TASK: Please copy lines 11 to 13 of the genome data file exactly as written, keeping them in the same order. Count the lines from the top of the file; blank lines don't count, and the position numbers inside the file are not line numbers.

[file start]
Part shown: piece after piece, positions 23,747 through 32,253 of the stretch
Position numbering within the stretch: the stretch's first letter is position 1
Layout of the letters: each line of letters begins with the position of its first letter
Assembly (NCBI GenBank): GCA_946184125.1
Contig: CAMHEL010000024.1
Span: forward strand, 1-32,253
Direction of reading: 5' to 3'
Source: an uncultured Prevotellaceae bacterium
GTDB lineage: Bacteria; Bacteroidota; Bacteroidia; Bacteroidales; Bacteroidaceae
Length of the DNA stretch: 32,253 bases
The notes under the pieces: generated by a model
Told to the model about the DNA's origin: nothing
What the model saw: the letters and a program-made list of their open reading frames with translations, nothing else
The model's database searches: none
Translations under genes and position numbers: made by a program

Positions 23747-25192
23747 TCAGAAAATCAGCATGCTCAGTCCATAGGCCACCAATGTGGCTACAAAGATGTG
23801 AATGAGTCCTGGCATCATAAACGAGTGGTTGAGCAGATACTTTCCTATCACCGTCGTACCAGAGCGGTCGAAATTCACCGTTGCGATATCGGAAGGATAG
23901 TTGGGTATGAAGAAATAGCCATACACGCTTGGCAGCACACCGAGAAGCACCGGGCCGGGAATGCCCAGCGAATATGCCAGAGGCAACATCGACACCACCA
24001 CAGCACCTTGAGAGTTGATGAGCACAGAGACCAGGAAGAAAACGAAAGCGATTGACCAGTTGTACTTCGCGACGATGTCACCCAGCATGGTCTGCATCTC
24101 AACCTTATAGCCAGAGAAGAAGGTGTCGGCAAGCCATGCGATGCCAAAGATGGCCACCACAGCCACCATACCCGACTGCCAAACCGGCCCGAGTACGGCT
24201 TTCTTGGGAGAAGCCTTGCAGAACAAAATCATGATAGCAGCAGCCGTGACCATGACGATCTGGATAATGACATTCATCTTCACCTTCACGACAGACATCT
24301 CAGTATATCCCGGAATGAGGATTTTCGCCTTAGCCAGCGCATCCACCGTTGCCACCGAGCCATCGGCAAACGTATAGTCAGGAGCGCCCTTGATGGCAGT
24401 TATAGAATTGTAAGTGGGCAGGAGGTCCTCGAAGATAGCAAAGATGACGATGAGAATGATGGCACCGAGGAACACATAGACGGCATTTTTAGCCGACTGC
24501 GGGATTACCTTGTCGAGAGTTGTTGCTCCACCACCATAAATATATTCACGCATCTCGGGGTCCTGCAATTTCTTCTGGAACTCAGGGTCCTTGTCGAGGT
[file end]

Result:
The notes under the pieces: generated by a model
Told to the model about the DNA's origin: nothing
What the model saw: the letters and a program-made list of their open reading frames with translations, nothing else